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(Law) law a person acting jointly with another or others as executor
ˌcoexˈecutrix fem n


(ˌkoʊ ɪgˈzɛk yə tər)

a joint executor.
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References in periodicals archive ?
John Branca, coexecutor of Jackson's estate, said: "When you look at what the Presley estate has done, you see the opportunities here.
This is, of course, how The Crying of Lot 49 begins, with its heroine, Oedipa Maas, named coexecutor of a staggeringly complex estate of far-flung business interests, the totality of which seems to contain all the mysteries and existential conundrums of a post-God, post-Bomb, post-Meaning America.
Lasky, a coexecutor of the will, is a lawyer who represented Robbins for a period of more than thirty-five years.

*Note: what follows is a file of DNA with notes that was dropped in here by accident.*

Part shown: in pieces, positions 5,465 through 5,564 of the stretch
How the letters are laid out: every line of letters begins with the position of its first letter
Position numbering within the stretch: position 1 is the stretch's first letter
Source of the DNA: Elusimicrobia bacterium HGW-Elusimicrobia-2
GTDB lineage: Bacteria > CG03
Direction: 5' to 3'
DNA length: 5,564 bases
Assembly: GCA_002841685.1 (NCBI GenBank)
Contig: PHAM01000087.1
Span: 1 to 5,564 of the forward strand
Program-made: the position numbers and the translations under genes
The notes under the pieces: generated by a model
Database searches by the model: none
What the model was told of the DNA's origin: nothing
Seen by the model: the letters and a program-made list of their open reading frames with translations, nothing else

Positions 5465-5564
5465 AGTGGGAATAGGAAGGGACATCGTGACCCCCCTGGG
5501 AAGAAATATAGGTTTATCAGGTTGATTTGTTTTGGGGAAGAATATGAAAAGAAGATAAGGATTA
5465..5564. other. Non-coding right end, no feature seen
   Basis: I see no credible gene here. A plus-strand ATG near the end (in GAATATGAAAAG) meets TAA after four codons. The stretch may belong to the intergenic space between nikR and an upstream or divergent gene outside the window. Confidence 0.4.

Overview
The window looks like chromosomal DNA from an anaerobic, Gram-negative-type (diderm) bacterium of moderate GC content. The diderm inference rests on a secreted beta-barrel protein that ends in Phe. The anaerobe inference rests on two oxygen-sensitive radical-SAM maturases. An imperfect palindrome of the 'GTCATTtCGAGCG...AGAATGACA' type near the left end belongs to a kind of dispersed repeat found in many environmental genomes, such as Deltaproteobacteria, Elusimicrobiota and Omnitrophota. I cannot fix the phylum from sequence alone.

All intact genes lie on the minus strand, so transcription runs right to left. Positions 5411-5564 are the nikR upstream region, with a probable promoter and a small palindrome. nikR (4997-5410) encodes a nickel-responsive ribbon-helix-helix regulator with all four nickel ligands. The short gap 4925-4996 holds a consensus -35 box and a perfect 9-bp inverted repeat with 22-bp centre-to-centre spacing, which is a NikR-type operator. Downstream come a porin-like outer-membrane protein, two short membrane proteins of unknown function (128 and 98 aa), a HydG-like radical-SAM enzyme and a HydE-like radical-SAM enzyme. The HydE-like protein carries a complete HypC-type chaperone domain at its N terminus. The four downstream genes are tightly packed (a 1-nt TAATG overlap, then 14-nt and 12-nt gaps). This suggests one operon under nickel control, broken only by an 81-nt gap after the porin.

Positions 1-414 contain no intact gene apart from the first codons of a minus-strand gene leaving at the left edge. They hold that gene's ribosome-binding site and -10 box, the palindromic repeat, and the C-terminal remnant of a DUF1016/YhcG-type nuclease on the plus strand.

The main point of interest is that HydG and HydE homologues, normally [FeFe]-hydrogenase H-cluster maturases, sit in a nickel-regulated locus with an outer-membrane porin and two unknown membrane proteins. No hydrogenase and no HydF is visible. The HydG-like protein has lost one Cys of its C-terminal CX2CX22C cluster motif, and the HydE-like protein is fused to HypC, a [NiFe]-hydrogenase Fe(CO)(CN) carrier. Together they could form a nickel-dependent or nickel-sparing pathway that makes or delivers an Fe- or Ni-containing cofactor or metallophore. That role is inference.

Greenberg, a coexecutor of the will and a financial advisor to Mr.
In accordance with Tudor's lifelong belief in the corrupting power of money in individual hands, the financial beneficiaries were to be three nonprofit organizations: The Dance Notation Bureau, the Dance Division of the Lincoln Center Library for the Performing Arts (a branch of the New York Public Library), and a third group to be chosen by the sole trustee and coexecutor (with Swanson) of the estate, former Tudor dancer Sally Brayley Bliss.
asked his coexecutors to decline Cohen's offer, because Ely thought
The decedent's two sons were named coexecutors and they engaged the family accountant to prepare the Federal estate tax return.
The New York Court of Appeals held that two of three coexecutors whom Mark Rothko selected to administer his estate had a conflict of interest in the transactions by which the estate sold Rothko's paintings to the Marlborough Gallery.